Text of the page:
3 reasons Amazon's market cap soared above $1 trillion after its blowout quarter

There was a lot to like in the e-commerce giant's quarterly report, but these three items were jaw-dropping.

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This article was originally published on Fool.com. All figures quoted in US dollars unless otherwise stated.

Amazon.com (NASDAQ: AMZN) struggled for much of last year, trailing the S&P 500 by more than 5% in 2019. Then it appeared to get its groove back. Today the stock soared by more than 7%, even as the broader market sank -- taking Amazon's market cap back above $1 trillion, a level it hasn't seen since September 2018.

What caused the price spike? The e-commerce behemoth surprised investors with robust fourth-quarter growth, beating expectations on both the top and bottom lines. Amazon reported revenue of $87.4 billion, up 21% year over year, resulting in earnings per share (EPS) of $6.47. For perspective, Wall Street was expecting revenue of $86.17 billion and EPS of $4.11.

Here are three takeaways from Amazon's report that boosted investor confidence and caused its stock to soar.

1. Prime membership is booming

Amazon has historically been tight-lipped about the ranks of its Prime loyalty subscribers, refusing for years to divulge specific figures, and saying only that there were "tens of millions" of members. In the annual shareholder letter issued in early 2018, CEO Jeff Bezos broke with tradition, revealing that Amazon "exceeded 100 million paid Prime members globally."

The company hadn't issued a follow-up in the nearly two years since -- until now. In its fourth-quarter earnings release, Bezos said (emphasis mine): "Prime membership continues to get better for customers year after year. And customers are responding -- more people joined Prime this quarter than ever before, and we now have over 150 million paid Prime members around the world."

It's well-established that Prime customers are Amazon's most valuable customers, spending far more than the occasional shopper. Prime customers spend about $1,400 per year, on average, 133% more than the $600 spent by nonmember customers, according to a survey conducted last year by Consumer Intelligence Research Partners.

2. One-day shipping drove sales

Amazon made a calculated bet last year when it worked to shorten its standard two-day shipping period to just one day. Since then, the company has spent billions of dollars to make that dream a reality, laying out an incremental $800 million in the second quarter of 2019 alone to beef up its fulfillment and delivery network. Amazon declined to disclose how much it spent in subsequent quarters, but seemed certain that the move would drive additional sales -- particularly over the important holiday season.

The gambit appears to have paid off. Amazon reported a record-breaking holiday quarter, with net sales that increased 21% year over year -- an acceleration from the 20% growth it generated this time last year, adding $15 billion in net sales.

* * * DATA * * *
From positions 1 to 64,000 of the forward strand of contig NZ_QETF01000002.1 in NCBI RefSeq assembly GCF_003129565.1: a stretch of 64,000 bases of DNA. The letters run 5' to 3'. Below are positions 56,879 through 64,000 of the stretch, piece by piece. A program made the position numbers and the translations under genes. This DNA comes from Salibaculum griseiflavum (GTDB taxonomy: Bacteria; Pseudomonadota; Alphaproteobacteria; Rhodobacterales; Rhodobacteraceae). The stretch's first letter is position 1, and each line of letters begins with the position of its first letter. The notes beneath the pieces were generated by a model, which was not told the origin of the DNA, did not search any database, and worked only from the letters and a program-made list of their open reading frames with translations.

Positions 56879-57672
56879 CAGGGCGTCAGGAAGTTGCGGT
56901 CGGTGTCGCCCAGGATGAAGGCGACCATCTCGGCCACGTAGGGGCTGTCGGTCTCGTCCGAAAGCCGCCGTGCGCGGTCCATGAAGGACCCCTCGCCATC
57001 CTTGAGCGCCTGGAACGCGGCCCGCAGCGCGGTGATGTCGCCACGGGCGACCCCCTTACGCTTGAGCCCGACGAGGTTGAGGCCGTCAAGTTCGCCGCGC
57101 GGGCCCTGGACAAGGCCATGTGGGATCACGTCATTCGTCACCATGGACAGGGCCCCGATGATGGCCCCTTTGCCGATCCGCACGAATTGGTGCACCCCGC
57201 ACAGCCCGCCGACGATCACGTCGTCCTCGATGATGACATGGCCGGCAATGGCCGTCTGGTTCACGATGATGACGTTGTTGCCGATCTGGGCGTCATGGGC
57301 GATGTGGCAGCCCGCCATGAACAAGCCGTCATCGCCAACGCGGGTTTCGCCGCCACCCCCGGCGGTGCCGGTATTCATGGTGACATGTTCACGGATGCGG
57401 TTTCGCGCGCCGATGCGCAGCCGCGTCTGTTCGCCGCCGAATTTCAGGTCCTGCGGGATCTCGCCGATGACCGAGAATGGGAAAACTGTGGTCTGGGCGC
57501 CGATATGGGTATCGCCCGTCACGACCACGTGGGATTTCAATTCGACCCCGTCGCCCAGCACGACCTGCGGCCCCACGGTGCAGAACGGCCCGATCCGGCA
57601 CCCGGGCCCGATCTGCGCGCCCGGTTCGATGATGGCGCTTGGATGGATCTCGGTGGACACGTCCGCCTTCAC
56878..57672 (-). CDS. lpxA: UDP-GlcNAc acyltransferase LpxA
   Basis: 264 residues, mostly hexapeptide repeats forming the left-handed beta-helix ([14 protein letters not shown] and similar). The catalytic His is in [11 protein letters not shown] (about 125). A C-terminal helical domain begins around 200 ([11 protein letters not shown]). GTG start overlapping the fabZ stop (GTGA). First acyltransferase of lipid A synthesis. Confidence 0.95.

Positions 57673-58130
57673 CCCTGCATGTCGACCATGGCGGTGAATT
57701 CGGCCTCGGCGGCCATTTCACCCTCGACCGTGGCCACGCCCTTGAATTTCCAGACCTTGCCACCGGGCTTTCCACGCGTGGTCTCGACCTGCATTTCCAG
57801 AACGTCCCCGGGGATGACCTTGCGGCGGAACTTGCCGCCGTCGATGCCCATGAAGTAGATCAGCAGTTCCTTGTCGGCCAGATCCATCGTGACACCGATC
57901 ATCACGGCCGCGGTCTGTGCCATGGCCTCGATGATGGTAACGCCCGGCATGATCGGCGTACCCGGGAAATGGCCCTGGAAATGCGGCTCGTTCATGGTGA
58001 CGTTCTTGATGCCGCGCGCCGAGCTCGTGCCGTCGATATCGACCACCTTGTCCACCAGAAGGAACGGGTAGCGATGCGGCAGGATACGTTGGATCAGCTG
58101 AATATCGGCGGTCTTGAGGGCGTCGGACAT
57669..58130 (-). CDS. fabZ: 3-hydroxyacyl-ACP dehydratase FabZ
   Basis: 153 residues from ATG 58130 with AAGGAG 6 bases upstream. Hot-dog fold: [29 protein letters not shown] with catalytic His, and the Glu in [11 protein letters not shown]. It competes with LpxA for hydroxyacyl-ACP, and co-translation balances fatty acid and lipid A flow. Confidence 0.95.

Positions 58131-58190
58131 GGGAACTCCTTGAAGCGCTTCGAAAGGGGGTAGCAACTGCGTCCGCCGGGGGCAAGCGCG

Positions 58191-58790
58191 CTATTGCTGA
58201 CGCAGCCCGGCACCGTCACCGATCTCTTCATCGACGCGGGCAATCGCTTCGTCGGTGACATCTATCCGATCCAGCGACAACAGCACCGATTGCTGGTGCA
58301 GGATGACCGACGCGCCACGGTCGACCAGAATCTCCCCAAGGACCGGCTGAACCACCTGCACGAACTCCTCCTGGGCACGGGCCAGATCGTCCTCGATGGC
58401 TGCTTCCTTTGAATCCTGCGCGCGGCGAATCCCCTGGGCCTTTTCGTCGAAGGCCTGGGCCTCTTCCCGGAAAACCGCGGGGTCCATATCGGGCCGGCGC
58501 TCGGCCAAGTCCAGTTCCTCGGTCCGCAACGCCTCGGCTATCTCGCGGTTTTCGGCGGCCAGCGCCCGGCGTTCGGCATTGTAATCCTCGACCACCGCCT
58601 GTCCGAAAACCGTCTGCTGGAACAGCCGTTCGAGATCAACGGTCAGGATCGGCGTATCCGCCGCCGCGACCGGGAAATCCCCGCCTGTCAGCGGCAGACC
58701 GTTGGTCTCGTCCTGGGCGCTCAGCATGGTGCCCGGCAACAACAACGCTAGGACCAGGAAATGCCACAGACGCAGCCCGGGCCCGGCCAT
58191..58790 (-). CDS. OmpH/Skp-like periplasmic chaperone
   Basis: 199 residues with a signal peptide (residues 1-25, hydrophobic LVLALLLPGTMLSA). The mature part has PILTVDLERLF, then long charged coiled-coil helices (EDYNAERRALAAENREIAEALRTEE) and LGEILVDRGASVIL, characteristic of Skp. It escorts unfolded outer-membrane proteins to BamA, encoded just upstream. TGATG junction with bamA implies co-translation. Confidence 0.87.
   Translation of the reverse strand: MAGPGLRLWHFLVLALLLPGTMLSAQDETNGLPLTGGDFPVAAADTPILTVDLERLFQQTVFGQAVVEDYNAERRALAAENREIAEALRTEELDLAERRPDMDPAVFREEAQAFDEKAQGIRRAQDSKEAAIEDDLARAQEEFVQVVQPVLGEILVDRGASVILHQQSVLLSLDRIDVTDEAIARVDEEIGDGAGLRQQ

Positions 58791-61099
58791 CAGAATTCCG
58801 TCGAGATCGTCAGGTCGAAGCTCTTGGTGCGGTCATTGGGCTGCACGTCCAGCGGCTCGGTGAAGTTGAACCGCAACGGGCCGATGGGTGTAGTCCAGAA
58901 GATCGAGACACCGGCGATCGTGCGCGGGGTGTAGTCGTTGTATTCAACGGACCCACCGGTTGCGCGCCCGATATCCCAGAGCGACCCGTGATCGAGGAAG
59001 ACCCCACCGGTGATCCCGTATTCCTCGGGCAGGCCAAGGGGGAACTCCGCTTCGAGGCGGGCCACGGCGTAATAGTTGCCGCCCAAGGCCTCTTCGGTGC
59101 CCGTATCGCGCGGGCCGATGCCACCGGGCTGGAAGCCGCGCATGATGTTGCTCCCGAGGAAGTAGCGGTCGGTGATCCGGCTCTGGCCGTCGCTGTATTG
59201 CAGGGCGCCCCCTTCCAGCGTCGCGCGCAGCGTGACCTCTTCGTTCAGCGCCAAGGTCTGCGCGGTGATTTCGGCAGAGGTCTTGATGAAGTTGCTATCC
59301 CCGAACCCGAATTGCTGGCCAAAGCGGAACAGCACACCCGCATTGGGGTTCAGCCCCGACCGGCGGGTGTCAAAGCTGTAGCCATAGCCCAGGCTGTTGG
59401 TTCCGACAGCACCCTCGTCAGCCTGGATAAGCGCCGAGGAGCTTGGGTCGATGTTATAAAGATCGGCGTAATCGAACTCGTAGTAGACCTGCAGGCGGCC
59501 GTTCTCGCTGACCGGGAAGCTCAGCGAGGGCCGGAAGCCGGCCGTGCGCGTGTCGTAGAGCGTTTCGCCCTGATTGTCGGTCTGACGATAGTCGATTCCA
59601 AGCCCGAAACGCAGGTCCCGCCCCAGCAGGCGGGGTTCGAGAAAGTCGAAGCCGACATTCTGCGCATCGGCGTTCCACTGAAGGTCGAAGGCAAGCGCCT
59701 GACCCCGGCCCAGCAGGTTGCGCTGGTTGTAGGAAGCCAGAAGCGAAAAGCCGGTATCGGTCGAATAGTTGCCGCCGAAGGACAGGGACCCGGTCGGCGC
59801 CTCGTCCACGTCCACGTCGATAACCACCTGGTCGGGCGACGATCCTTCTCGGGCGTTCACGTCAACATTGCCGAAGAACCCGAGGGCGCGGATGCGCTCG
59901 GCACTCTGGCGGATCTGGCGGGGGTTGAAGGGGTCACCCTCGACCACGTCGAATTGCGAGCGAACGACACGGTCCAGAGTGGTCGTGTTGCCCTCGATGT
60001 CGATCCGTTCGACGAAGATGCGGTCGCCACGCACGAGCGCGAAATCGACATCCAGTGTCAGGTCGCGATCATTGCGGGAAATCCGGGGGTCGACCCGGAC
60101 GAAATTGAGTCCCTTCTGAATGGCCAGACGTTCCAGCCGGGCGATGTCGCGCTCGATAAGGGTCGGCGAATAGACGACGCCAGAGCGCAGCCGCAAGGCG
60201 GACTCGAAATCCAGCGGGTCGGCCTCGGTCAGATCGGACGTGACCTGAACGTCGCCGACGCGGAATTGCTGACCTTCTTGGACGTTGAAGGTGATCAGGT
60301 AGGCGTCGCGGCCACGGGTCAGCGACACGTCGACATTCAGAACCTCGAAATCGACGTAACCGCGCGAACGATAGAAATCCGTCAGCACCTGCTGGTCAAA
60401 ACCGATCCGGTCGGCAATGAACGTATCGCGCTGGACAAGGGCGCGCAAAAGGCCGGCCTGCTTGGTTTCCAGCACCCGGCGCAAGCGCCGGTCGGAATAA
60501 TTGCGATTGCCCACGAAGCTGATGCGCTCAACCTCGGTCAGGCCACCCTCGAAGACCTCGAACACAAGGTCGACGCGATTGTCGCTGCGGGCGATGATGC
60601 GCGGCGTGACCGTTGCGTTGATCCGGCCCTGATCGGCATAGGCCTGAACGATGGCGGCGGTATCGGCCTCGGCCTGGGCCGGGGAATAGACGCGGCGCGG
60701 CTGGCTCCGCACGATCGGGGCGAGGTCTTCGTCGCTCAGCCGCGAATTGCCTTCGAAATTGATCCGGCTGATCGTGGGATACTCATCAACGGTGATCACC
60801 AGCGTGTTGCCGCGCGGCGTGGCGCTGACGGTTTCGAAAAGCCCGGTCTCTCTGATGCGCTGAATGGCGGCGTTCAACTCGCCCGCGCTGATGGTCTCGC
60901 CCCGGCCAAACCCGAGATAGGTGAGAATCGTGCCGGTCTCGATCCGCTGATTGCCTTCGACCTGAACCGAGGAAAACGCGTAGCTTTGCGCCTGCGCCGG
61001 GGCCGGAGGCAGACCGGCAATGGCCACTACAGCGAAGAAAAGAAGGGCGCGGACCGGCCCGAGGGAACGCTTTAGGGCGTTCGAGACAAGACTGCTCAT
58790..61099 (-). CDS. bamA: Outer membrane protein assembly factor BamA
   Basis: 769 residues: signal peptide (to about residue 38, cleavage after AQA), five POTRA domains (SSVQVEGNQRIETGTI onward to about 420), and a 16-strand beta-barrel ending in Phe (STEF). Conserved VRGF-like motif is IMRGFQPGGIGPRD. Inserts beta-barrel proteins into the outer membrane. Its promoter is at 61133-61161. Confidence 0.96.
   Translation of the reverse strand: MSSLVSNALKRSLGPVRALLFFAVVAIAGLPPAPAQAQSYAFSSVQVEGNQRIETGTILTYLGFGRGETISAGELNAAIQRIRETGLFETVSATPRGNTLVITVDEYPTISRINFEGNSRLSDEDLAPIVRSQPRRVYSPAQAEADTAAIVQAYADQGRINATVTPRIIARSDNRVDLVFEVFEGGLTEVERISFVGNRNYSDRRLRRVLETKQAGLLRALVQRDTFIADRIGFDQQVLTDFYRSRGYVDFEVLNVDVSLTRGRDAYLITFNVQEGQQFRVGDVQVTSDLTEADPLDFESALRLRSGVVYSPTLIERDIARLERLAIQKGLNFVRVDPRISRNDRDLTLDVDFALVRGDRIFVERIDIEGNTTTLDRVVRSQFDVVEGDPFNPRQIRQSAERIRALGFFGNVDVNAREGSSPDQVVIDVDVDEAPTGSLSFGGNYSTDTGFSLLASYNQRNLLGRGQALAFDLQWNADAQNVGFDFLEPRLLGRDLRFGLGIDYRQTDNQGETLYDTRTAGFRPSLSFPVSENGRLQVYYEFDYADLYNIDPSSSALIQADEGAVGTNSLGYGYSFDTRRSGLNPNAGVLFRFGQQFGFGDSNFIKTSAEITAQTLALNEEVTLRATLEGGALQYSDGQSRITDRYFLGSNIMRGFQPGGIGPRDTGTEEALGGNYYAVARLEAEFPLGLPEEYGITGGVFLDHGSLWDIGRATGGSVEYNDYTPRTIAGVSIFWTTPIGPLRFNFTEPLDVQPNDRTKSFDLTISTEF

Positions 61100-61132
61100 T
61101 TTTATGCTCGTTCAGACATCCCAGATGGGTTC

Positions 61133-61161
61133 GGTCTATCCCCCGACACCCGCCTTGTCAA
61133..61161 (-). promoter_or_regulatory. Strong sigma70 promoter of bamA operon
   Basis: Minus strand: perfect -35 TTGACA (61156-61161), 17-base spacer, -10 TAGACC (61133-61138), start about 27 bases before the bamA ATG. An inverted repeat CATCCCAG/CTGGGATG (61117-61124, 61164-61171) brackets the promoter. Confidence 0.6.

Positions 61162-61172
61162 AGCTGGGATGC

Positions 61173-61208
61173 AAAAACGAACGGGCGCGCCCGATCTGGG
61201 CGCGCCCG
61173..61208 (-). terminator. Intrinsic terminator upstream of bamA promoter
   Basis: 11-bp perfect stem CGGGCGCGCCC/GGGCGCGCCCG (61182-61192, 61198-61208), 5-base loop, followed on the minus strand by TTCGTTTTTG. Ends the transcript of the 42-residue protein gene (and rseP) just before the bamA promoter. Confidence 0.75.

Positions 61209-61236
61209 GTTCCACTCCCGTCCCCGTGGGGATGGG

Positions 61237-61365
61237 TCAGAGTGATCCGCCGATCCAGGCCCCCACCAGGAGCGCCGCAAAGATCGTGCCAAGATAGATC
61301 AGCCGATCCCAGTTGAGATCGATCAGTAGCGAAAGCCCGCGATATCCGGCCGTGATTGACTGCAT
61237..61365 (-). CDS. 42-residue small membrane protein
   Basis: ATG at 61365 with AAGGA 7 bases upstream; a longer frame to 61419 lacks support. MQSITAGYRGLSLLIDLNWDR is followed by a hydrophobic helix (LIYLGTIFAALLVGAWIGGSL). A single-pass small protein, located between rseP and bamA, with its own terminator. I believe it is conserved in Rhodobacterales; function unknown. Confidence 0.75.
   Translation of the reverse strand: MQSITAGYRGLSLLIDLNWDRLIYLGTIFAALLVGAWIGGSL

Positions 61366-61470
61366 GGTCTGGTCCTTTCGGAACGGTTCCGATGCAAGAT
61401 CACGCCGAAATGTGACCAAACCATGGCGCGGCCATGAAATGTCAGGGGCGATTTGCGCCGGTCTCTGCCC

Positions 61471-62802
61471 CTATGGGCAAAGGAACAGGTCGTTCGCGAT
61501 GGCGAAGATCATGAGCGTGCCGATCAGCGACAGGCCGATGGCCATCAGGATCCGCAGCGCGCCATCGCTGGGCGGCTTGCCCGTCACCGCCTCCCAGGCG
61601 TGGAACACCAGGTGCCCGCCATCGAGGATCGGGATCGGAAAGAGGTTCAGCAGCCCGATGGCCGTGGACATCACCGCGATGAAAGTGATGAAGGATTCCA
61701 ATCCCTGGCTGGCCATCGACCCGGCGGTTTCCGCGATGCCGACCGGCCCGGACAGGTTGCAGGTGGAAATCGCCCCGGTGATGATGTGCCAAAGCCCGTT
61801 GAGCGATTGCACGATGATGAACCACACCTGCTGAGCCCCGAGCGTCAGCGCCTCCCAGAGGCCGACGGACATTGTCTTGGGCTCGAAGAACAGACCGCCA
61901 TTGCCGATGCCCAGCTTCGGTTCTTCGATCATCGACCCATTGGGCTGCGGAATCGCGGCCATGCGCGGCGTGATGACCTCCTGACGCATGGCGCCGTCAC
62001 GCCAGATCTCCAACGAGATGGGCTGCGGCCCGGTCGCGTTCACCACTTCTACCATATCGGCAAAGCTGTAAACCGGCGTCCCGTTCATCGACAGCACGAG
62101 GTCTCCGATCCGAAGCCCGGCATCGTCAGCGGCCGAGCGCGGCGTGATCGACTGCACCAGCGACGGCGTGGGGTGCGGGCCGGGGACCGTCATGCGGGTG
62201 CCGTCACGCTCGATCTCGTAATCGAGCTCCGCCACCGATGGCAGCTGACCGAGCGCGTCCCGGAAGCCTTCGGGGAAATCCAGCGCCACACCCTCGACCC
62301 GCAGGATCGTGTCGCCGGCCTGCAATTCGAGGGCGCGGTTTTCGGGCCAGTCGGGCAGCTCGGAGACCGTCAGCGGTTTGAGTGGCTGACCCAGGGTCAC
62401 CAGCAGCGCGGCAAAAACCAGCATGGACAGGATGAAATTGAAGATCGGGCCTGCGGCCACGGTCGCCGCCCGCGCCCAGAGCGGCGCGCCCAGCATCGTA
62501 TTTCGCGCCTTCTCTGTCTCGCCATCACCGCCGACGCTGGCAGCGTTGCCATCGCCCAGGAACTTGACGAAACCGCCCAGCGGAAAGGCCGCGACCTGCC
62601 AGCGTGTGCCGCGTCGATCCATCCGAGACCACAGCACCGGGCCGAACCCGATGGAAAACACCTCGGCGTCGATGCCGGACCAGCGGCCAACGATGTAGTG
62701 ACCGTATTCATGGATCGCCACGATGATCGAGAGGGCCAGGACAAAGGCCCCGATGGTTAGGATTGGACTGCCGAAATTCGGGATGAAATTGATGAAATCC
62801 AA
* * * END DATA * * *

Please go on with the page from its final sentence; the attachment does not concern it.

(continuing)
It's worth noting that there might also be a link between faster shipping and record adoption of Prime, as Amazon's ability to to get items to shoppers the following day may have been enough to get some customers off the fence to join the ranks of Prime subscribers.

3. Profits soared

The introduction of one-day shipping had a direct impact on Amazon's bottom line. In the two quarters since the speedier delivery service debuted, the company's profit growth had stalled, even declining year over year in the third quarter. Chief financial officer Brian Olsavsky explained this during the second-quarter conference call: "We expect to see continued ramp[ing up] of the one-day selection availability for the next few quarters, both in North America and international." The costs associated with the initiative were taking a toll on profitability.

Amazon turned things around in the fourth quarter, and the rapid ramp-up in profitability was just the ticket, with EPS soaring more than 57% above analysts' consensus estimates. This illustrates that Amazon, perhaps better than any other company, can ramp down spending to boost profits -- seemingly at will. This also shows why Amazon has been one of the most successful technology stocks over the past decade.

This article was originally published on Fool.com. All figures quoted in US dollars unless otherwise stated.

John Mackey, CEO of Whole Foods Market, an Amazon subsidiary, is a member of The Motley Fool's board of directors. Danny Vena owns shares of Amazon. The Motley Fool Australia's parent company Motley Fool Holdings Inc. owns shares of and recommends Amazon. The Motley Fool Australia has recommended Amazon. We Fools may not all hold the same opinions, but we all believe that considering a diverse range of insights makes us better investors. The Motley Fool has a disclosure policy. This article contains general investment advice only (under AFSL 400691). Authorised by Scott Phillips.

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